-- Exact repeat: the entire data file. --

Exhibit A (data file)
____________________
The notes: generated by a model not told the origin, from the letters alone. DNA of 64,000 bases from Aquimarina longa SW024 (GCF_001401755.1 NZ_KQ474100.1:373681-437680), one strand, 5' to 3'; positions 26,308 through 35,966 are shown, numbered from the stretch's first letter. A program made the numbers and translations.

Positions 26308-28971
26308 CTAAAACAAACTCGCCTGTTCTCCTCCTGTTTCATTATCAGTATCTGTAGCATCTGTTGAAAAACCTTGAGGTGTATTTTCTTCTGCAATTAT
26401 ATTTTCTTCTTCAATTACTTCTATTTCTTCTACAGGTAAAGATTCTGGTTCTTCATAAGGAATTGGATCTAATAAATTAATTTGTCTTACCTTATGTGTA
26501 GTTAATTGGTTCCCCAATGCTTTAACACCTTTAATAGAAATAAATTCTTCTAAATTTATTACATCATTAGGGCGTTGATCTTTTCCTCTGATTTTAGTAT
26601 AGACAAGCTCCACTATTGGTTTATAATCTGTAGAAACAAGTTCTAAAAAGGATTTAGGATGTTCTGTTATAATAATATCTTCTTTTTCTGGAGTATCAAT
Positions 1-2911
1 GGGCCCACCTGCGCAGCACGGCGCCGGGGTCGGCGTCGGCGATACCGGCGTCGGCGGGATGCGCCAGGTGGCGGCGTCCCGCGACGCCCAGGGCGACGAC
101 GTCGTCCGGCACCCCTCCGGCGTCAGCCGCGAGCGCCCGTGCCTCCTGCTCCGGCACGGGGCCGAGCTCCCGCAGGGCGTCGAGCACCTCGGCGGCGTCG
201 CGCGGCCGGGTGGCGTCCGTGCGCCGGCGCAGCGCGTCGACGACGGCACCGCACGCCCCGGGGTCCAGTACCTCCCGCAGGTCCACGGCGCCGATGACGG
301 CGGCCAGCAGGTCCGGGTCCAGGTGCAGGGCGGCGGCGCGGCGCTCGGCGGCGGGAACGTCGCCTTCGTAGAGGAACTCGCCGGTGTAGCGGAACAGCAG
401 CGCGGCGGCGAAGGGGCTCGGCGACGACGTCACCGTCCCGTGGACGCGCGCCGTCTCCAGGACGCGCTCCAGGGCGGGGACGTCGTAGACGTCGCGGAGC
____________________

The notes: generated by a model not told the origin, from the letters alone. DNA of 64,000 bases from Aquimarina longa SW024 (GCF_001401755.1 NZ_KQ474100.1:373681-437680), one strand, 5' to 3'; positions 26,308 through 35,966 are shown, numbered from the stretch's first letter. A program made the numbers and translations.

Positions 26308-28971
26308 CTAAAACAAACTCGCCTGTTCTCCTCCTGTTTCATTATCAGTATCTGTAGCATCTGTTGAAAAACCTTGAGGTGTATTTTCTTCTGCAATTAT
26401 ATTTTCTTCTTCAATTACTTCTATTTCTTCTACAGGTAAAGATTCTGGTTCTTCATAAGGAATTGGATCTAATAAATTAATTTGTCTTACCTTATGTGTA
26501 GTTAATTGGTTCCCCAATGCTTTAACACCTTTAATAGAAATAAATTCTTCTAAATTTATTACATCATTAGGGCGTTGATCTTTTCCTCTGATTTTAGTAT
26601 AGACAAGCTCCACTATTGGTTTATAATCTGTAGAAACAAGTTCTAAAAAGGATTTAGGATGTTCTGTTATAATAATATCTTCTTTTTCTGGAGTATCAAT
Positions 1-2911
1 GGGCCCACCTGCGCAGCACGGCGCCGGGGTCGGCGTCGGCGATACCGGCGTCGGCGGGATGCGCCAGGTGGCGGCGTCCCGCGACGCCCAGGGCGACGAC
101 GTCGTCCGGCACCCCTCCGGCGTCAGCCGCGAGCGCCCGTGCCTCCTGCTCCGGCACGGGGCCGAGCTCCCGCAGGGCGTCGAGCACCTCGGCGGCGTCG
201 CGCGGCCGGGTGGCGTCCGTGCGCCGGCGCAGCGCGTCGACGACGGCACCGCACGCCCCGGGGTCCAGTACCTCCCGCAGGTCCACGGCGCCGATGACGG
301 CGGCCAGCAGGTCCGGGTCCAGGTGCAGGGCGGCGGCGCGGCGCTCGGCGGCGGGAACGTCGCCTTCGTAGAGGAACTCGCCGGTGTAGCGGAACAGCAG
401 CGCGGCGGCGAAGGGGCTCGGCGACGACGTCACCGTCCCGTGGACGCGCGCCGTCTCCAGGACGCGCTCCAGGGCGGGGACGTCGTAGACGTCGCGGAGC